Common 1-on-1 Mistakes


1-on-1’s are valuable opportunities for leaders to develop their teams and to surface issues that need to be dealt with. You can create effective 1-on-1s if you avoid these common mistakes:


  1. Conducting 1-on-1s only when there’s a problem. Great managers don’t respond to trouble, they prevent it through regular 1-on-1s.
  2. Setting the agenda. Resist taking charge and instead, invite team members to help create the agenda.
  3. Canceling. Nothing says “I don’t care” like canceling a 1-on-1. While the 1-on-1 may last in a string of meetings, but your direct report may have been waiting a week to get access to you and raise an important concern. Not far behind is being chronically late for the 1-on-1.
  4. Talking too much. Plan to speak about 20% of the time--preferably to ask questions.
  5. Never or rarely giving feedback. Most people want to know how their manager thinks they’re doing. Provide a steady dose of reinforcing and redirecting feedback. 


1-on-1s are all about helping your people develop. Remember, the most effective 1-on-1s are their meetings, not yours.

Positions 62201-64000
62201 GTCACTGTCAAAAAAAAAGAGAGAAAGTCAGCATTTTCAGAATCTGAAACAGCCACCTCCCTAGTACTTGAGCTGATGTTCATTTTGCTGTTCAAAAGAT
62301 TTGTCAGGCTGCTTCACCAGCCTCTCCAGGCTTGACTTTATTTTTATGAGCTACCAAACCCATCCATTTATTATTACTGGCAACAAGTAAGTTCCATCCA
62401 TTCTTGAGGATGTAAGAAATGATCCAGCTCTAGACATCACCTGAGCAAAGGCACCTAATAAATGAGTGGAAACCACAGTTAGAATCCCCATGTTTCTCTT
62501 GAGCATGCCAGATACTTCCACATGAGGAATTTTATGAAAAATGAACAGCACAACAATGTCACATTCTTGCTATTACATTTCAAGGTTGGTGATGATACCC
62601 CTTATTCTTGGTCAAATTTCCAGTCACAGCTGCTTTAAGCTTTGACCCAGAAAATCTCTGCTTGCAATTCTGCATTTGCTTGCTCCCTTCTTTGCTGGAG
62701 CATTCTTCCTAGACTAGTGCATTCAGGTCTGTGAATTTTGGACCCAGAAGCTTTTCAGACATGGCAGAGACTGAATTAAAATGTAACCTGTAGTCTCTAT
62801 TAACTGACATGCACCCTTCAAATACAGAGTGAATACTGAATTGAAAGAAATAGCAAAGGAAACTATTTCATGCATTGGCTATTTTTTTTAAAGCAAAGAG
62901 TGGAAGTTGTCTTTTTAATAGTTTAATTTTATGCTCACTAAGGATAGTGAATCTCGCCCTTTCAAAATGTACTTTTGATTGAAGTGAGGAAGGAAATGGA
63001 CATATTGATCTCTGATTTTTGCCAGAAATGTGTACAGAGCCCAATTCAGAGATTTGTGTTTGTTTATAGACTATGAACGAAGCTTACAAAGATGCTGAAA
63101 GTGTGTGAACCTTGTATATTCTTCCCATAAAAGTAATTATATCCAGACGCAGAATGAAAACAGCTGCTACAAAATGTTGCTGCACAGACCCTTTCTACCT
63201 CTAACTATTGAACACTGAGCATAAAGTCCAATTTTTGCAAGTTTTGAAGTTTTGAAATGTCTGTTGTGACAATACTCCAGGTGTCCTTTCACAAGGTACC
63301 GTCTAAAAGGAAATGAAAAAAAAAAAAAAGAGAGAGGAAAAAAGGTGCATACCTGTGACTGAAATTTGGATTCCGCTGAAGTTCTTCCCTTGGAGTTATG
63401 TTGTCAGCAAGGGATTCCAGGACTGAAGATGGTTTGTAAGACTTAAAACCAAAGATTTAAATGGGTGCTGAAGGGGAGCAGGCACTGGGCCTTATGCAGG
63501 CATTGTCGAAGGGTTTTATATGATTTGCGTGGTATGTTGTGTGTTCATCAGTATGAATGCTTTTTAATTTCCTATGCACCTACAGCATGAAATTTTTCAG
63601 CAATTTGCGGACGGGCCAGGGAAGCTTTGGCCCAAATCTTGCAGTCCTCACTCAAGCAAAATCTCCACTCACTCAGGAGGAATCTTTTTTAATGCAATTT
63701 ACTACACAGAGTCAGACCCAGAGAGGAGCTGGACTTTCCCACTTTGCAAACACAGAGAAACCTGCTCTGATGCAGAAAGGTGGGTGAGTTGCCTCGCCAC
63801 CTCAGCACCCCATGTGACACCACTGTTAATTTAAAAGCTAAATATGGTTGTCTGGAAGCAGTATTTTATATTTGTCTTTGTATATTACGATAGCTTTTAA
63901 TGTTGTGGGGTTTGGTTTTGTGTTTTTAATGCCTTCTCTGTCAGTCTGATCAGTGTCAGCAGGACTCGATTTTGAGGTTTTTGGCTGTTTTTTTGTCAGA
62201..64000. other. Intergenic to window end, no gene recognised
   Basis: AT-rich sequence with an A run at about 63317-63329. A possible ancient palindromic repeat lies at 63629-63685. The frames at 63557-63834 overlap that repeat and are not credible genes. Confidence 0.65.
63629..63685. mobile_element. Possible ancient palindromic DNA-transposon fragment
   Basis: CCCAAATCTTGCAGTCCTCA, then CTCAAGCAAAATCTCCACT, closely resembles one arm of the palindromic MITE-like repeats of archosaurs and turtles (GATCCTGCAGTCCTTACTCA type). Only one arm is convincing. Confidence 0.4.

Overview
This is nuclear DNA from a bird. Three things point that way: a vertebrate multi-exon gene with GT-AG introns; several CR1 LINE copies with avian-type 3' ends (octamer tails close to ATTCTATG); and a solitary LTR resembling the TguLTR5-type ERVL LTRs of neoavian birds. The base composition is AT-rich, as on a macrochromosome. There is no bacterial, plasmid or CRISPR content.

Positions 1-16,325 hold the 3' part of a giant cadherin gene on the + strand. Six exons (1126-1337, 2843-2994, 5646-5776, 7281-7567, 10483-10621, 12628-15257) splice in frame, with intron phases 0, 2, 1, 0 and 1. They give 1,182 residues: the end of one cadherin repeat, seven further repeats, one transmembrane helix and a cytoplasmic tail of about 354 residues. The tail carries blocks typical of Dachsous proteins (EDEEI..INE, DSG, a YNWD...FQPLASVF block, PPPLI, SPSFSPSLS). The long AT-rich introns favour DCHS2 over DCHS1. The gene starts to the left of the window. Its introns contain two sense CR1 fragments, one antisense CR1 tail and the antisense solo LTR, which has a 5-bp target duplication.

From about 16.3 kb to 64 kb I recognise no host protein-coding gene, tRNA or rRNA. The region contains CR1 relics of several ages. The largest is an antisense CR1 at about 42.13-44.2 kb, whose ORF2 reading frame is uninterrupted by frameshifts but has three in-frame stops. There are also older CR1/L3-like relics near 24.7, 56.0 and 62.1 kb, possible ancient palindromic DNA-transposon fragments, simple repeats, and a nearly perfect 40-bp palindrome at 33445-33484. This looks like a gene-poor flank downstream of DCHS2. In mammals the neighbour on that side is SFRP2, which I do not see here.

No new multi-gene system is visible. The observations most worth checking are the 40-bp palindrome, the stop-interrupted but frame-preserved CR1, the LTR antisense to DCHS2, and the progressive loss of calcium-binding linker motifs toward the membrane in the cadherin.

Don't let 1-on-1s slip into the ineffective and monotonous territory of simple status reports and progress checks. Get 100+ questions to improve your 1-on-1s and use them to engage your people, uncover issues, and unleash potential. 


About the Author

Kory Kogon

Kory Kogon is FranklinCovey's Vice President of Field Development. Kory's focus is to help strengthen the capacity of the field teams to be highly consultative, while driving revenue and renewal within FranklinCovey's new and exciting subscription model, the All Access Pass. Kory is also one of the authors of the Wall Street Journal bestseller "The 5 Choices: The Path to Extraordinary Productivity", in addition to "Project Management Essentials for the Unofficial Project Manager" and "Presentation Advantage". She has over 25 years of business expertise from front line positions to an executive team member. Prior to FranklinCovey, Kory spent six years as the Executive Vice President of Worldwide Operations for AlphaGraphics, Inc.

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